pulse induction metal detector with DSP

  
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Most metal detectors work on the fact that metals in a magnetic field change the behaviour of the field. There are two general approaches to detect these changes. In one approach, an alternating current is provided to a transmit coil. A receive coil is used to pick up the magnetic field generated by the transmitter. If a piece of metal comes inside the range of the
pulse induction metal detector with DSP - schematic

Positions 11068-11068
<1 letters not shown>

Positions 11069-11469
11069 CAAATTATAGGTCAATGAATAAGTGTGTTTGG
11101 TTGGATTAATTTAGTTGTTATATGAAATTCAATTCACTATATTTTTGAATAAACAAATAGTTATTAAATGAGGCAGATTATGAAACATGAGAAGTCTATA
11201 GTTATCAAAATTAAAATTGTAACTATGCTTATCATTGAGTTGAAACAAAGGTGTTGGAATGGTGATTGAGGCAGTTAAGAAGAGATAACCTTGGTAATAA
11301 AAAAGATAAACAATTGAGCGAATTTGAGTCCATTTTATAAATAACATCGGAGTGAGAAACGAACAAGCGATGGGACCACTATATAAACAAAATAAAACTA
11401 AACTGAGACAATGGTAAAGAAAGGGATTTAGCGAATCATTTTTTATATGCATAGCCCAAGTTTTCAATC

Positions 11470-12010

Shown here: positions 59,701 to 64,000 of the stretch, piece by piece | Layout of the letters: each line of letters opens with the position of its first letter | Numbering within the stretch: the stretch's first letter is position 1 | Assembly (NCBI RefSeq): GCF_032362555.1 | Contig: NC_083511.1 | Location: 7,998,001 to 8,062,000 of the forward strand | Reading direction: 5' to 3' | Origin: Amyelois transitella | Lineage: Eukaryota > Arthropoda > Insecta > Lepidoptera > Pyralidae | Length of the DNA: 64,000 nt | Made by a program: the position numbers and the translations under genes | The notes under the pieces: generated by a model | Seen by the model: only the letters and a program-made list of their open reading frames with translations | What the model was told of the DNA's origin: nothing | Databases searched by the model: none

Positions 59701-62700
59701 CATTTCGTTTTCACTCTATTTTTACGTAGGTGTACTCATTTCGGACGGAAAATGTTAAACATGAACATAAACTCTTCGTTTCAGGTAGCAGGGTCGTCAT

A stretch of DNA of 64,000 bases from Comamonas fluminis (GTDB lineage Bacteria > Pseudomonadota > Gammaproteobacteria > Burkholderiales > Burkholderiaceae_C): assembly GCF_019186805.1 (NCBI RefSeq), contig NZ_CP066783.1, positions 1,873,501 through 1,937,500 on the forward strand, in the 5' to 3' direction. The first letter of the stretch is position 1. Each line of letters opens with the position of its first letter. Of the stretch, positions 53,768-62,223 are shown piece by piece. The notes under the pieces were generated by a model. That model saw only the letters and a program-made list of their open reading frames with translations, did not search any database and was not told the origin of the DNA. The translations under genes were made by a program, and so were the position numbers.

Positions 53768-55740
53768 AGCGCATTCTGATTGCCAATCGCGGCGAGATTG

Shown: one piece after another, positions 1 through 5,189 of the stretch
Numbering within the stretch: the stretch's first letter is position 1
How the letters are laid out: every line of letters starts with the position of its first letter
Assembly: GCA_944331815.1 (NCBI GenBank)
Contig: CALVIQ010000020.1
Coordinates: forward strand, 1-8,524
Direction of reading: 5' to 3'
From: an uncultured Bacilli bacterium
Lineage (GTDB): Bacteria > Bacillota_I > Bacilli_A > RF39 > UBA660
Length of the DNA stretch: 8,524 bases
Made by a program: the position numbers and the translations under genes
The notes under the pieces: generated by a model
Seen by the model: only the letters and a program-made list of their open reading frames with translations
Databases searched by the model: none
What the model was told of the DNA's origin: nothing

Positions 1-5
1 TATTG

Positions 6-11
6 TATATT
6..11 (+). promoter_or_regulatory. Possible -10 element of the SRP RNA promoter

magnetic field lines, the receive coil can detect a change in both amplitude and phase of the received signal. The amount of amplitude change and phase change is an indication for the size and distance of the metal, and can also be used to discriminate between ferrous and non-ferrous metals. In the other approach, current pulses are sent to the transmit coil. The magnetic field caused by these pulses start eddy currents in metals close to the coil. If the magnetic field is switched of fast enough, the eddy currents can be detected with the transmit coil, which then acts as a receiver. Pulse induction can often reach deeper targets than frequency based detectors, but discrimination between different types of metals is more difficult. Because of the specific needs when I started this project, this page describes a pulse induction metal detector with as much as possible discrimination between different metals. To achieve this, the processing of the signals is done entirely digitally with a digital signal processor, DSP. There are many projects floating around on the internet regarding pulse induction metal detectors. Although they differ in the way the signals are processed, the electronics which generate the magnetic field pulses is almost always identical. The main part to generate magnetic pulses is the coil. The size of the coil is mainly dependent on the required detection depth and the minimum size of objects that still...



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